holding that the statute was clear and that it applied to the marital privilege broadly and without limitationSummary of this case from State ex Rel. Udall v. Superior Ct.
No. 2 CA-CR 2944.
January 12, 1984. Review Denied April 10, 1984.
Appeal from the Superior Court, Pima County, Cause No. CR-08081, Roberto C. Montiel, J.
Robert K. Corbin, Atty. Gen. by Bruce M. Ferg, Asst. Atty. Gen., Tucson, for appellee.
Messing Glicksman, P.C. by Elliot Glicksman, Tucson, for appellant.
Appellant was indicted and found guilty on three counts of child molestation in violation of A.R.S. § 13-1410 and three counts of sexual conduct with a minor in violation of A.R.S. § 13-1405. He was sentenced to 21 years in prison as to each count with terms to run concurrently. He raises three points on appeal: (1) That his wife's claim of marital privilege should have prevented the state from forcing her to testify against him; (2) that a mistrial should have been granted when a witness for the state made references to appellant being on probation for a similar incident and to appellant being in the massage parlor business, and (3) that the trial court failed to weigh the pertinent factors and make findings in determining whether appellant's prior conviction was admissible to impeach. We affirm.
The facts in this case are as follows. Appellant has, in the instant case, been accused of repeated sexual conduct with a nine-year-old friend of his daughter, consisting of masturbation, oral sex and the touching of the genitals. At trial the victim of appellant's previous offense was allowed to testify that he had exposed himself to her, although at that time evidence of his conviction was not admitted.
In addition, at the trial appellant's wife was called by the state to testify against her husband. The testimony was given against her will. She had not requested to testify and her testimony was over the objection of the defense that her testimony violated the interspousal privilege. Mrs. Salzman's testimony consisted of the fact that her husband had admitted sexual activity with the victim and that he had never accused the victim of lying in any of her accusations. She also testified that her husband had admitted to her the activities involved in his prior conviction. The victim also testified in detail about appellant's actions.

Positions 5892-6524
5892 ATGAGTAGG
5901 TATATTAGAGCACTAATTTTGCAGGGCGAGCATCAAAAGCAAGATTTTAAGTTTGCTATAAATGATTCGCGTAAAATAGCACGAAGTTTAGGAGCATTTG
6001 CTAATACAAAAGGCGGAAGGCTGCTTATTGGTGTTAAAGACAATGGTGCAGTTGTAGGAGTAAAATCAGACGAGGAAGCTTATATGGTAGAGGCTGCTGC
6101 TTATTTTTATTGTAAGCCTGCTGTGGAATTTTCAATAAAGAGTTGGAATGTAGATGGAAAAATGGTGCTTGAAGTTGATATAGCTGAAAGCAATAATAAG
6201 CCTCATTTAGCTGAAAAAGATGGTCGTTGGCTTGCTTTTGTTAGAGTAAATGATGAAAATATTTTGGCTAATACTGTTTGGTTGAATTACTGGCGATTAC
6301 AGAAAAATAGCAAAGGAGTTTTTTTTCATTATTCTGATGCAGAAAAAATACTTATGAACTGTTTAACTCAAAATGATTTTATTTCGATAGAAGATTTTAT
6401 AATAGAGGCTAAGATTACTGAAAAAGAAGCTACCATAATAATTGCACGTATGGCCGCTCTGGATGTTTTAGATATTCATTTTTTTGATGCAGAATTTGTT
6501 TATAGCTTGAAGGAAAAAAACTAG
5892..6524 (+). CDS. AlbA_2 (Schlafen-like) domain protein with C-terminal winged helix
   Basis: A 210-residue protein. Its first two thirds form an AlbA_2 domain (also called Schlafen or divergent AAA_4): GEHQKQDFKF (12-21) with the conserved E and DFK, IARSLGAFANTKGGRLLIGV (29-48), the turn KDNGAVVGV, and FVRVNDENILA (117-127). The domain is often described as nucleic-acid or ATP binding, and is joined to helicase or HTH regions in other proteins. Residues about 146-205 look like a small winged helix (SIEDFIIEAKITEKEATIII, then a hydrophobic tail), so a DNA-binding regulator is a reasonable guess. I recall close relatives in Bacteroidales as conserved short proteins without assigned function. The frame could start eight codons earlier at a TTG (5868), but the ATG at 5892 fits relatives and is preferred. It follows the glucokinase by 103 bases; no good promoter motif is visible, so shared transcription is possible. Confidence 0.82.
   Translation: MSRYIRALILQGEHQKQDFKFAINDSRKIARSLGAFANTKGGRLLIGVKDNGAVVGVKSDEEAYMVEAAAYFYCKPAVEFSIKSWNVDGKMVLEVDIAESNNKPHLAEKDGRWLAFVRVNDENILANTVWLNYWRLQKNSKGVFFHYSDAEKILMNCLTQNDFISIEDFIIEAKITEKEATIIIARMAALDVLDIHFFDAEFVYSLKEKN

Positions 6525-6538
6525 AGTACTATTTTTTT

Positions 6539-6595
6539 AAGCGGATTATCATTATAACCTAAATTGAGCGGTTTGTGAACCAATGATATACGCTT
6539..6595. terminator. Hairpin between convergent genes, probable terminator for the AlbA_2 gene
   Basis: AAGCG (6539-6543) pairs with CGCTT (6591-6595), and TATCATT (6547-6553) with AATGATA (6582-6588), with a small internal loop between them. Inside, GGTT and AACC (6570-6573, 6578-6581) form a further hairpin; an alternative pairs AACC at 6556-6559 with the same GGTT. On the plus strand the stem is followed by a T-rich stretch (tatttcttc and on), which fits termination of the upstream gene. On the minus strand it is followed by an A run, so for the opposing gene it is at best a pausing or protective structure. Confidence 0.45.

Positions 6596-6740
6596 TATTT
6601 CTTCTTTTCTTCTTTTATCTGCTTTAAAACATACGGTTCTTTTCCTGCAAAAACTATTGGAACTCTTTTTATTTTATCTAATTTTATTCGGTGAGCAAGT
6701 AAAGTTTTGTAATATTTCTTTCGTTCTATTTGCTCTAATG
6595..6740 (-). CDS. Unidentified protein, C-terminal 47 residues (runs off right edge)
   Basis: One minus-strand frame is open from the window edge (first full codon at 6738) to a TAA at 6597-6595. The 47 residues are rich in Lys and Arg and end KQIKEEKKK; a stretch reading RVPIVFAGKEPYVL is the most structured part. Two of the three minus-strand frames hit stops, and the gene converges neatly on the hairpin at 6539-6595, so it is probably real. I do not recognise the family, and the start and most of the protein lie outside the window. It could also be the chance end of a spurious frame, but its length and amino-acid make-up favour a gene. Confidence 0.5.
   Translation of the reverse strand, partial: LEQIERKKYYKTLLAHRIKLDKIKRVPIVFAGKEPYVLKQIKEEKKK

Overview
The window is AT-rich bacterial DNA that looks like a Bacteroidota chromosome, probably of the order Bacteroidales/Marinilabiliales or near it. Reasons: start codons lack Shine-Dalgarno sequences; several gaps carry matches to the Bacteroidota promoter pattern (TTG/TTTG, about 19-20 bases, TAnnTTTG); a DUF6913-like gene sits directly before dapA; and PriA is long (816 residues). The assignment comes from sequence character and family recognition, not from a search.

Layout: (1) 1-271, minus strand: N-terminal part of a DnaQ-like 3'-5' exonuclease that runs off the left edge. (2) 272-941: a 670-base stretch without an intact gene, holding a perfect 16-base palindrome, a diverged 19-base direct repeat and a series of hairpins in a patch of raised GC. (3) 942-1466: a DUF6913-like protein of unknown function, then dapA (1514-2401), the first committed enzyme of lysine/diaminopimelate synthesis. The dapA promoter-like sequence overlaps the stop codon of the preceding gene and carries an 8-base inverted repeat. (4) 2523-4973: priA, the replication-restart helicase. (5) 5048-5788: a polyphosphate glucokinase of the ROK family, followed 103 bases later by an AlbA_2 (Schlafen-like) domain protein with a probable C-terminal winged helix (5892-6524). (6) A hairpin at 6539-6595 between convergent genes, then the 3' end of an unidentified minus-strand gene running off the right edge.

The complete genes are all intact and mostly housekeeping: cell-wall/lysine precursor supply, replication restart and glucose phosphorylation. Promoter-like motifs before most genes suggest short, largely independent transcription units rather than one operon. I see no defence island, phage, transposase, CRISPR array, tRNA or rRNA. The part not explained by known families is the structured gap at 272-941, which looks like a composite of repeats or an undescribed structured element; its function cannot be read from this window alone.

Prior to trial the court had ruled that if appellant testified his prior conviction would be admissible to impeach his testimony. He chose not to testify. During the state's case in chief, a state's witness mentioned that appellant was on two-years' probation for incidents "similar" to those for which he was currently on trial but never went into any detail. In addition the witness mentioned that appellant had been in the massage parlor business. Appellant objected to this testimony and moved for a mistrial.
The marital evidentiary privilege in Arizona gives one spouse the right to keep the other spouse off the stand as a witness. A.R.S. § 13-4062(1). Actually there are two separate marital privileges. The marital communication privilege and the marital fact privilege. While these two privileges have very different contours, for the purposes of the instant case they co-exist. See Udall/Livermore, Arizona Practice Law of Evidence 1982, §§ 72 and 73. Exceptions to this privilege exist in situations such as when the crime has been committed by one spouse against the other and in other enumerated instances not pertinent to this case. A.R.S. § 13-4062(1). In addition, A.R.S. § 13-3620(D) states in pertinent part:
"[T]he physician-patient privilege, husband-wife privilege or any privilege except the attorney-client privilege, provided for by professions such as the practice of social work or nursing covered by law or a code of ethics regarding practitioner-client confidences, both as they relate to the competency of the witness and to the exclusion of confidential communications, shall not pertain in any civil or criminal litigation in which a child's neglect, dependency, abuse or abandonment is an issue nor in any judicial proceeding resulting from a report submitted pursuant to this section."
A.R.S. § 13-3623(C) defines child abuse to include this definition contained in § 8-546(A)(2):